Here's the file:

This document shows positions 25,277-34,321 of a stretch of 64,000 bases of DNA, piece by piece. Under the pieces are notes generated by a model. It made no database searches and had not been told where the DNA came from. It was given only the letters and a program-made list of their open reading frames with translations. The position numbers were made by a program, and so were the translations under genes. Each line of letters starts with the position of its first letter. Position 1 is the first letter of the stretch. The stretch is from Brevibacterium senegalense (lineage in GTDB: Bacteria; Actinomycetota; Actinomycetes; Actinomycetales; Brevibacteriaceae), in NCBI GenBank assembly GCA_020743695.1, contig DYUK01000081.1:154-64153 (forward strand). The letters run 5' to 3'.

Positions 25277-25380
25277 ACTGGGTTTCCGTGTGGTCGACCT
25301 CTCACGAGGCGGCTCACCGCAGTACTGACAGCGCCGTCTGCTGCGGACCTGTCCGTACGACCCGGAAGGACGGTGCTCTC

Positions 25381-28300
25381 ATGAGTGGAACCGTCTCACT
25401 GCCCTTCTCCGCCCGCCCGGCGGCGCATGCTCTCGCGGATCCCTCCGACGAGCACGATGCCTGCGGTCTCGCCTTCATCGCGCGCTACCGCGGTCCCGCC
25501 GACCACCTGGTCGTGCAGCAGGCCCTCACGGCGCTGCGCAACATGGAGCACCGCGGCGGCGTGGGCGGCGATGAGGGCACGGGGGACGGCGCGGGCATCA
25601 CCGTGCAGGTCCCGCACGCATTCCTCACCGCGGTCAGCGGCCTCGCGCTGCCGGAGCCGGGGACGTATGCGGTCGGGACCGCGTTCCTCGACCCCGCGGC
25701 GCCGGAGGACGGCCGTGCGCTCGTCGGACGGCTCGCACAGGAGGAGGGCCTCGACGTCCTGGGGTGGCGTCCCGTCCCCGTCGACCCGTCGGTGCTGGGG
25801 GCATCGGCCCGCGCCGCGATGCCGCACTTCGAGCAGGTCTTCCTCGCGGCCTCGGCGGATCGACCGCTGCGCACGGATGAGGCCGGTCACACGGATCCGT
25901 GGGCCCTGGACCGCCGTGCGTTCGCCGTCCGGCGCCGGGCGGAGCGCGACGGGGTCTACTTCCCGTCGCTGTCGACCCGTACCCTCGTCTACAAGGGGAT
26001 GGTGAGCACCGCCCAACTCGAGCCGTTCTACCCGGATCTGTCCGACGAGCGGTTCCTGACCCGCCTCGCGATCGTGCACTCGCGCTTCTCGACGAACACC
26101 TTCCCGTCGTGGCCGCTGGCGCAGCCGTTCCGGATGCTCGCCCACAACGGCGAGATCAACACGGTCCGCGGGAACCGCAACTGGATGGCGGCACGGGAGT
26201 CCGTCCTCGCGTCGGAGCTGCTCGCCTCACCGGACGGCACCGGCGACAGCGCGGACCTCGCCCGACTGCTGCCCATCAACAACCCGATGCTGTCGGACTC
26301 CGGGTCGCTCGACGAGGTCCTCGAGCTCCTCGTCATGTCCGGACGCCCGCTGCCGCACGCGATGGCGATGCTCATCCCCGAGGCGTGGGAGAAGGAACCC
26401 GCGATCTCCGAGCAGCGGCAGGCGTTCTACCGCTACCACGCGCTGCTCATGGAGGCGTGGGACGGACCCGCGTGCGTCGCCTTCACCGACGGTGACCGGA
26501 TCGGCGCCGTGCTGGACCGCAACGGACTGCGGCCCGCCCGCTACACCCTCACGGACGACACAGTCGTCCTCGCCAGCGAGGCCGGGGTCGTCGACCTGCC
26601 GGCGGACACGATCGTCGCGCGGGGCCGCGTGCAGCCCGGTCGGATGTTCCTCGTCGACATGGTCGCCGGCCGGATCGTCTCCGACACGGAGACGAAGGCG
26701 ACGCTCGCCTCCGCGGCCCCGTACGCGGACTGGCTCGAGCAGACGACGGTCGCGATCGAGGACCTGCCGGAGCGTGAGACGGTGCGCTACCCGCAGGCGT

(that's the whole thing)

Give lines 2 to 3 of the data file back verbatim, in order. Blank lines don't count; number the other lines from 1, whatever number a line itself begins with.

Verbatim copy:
Positions 25277-25380
25277 ACTGGGTTTCCGTGTGGTCGACCT